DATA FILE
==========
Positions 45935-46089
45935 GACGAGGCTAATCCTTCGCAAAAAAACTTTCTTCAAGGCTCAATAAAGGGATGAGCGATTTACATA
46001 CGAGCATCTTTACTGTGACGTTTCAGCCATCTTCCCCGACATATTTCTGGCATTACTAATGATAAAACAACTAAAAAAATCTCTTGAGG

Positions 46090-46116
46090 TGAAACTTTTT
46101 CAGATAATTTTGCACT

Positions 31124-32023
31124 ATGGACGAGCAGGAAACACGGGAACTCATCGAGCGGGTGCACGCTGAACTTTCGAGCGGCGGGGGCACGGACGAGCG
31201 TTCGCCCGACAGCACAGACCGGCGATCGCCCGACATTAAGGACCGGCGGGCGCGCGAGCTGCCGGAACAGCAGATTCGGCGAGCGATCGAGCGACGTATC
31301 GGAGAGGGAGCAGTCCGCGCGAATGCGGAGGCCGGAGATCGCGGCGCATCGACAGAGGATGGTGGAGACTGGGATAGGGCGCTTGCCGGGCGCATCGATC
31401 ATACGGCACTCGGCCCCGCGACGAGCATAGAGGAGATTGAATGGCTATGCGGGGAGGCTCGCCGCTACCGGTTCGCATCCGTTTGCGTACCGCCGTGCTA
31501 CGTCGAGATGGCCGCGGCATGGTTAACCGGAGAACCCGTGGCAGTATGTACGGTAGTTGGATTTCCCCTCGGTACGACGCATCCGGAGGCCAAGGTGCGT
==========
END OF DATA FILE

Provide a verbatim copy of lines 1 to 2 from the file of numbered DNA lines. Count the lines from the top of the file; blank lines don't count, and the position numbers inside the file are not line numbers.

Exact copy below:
Positions 45935-46089
45935 GACGAGGCTAATCCTTCGCAAAAAAACTTTCTTCAAGGCTCAATAAAGGGATGAGCGATTTACATA